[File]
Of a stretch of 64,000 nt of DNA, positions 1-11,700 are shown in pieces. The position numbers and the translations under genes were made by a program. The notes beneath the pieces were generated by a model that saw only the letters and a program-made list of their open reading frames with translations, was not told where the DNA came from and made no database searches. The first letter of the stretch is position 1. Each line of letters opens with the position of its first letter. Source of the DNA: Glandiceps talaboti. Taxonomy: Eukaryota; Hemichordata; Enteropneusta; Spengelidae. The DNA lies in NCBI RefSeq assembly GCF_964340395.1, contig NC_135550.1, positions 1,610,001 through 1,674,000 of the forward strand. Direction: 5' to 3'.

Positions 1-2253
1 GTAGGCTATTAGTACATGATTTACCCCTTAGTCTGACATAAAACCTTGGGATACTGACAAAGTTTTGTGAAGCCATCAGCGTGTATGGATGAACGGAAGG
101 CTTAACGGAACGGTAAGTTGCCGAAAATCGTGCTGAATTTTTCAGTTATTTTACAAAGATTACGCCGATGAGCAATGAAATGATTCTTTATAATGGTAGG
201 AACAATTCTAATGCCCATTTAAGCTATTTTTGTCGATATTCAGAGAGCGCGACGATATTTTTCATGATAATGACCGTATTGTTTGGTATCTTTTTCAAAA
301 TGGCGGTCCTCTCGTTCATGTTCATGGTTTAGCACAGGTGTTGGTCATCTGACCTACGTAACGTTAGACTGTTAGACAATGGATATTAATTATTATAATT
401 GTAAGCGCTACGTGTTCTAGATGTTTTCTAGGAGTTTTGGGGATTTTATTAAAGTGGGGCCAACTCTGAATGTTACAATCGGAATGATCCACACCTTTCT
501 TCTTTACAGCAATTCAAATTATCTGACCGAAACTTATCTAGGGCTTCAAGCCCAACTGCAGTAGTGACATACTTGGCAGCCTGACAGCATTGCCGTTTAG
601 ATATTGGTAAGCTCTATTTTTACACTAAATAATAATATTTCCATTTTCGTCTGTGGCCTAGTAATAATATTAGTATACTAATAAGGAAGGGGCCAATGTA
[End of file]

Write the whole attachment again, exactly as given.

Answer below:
Of a stretch of 64,000 nt of DNA, positions 1-11,700 are shown in pieces. The position numbers and the translations under genes were made by a program. The notes beneath the pieces were generated by a model that saw only the letters and a program-made list of their open reading frames with translations, was not told where the DNA came from and made no database searches. The first letter of the stretch is position 1. Each line of letters opens with the position of its first letter. Source of the DNA: Glandiceps talaboti. Taxonomy: Eukaryota; Hemichordata; Enteropneusta; Spengelidae. The DNA lies in NCBI RefSeq assembly GCF_964340395.1, contig NC_135550.1, positions 1,610,001 through 1,674,000 of the forward strand. Direction: 5' to 3'.

Positions 1-2253
1 GTAGGCTATTAGTACATGATTTACCCCTTAGTCTGACATAAAACCTTGGGATACTGACAAAGTTTTGTGAAGCCATCAGCGTGTATGGATGAACGGAAGG
101 CTTAACGGAACGGTAAGTTGCCGAAAATCGTGCTGAATTTTTCAGTTATTTTACAAAGATTACGCCGATGAGCAATGAAATGATTCTTTATAATGGTAGG
201 AACAATTCTAATGCCCATTTAAGCTATTTTTGTCGATATTCAGAGAGCGCGACGATATTTTTCATGATAATGACCGTATTGTTTGGTATCTTTTTCAAAA
301 TGGCGGTCCTCTCGTTCATGTTCATGGTTTAGCACAGGTGTTGGTCATCTGACCTACGTAACGTTAGACTGTTAGACAATGGATATTAATTATTATAATT
401 GTAAGCGCTACGTGTTCTAGATGTTTTCTAGGAGTTTTGGGGATTTTATTAAAGTGGGGCCAACTCTGAATGTTACAATCGGAATGATCCACACCTTTCT
501 TCTTTACAGCAATTCAAATTATCTGACCGAAACTTATCTAGGGCTTCAAGCCCAACTGCAGTAGTGACATACTTGGCAGCCTGACAGCATTGCCGTTTAG
601 ATATTGGTAAGCTCTATTTTTACACTAAATAATAATATTTCCATTTTCGTCTGTGGCCTAGTAATAATATTAGTATACTAATAAGGAAGGGGCCAATGTA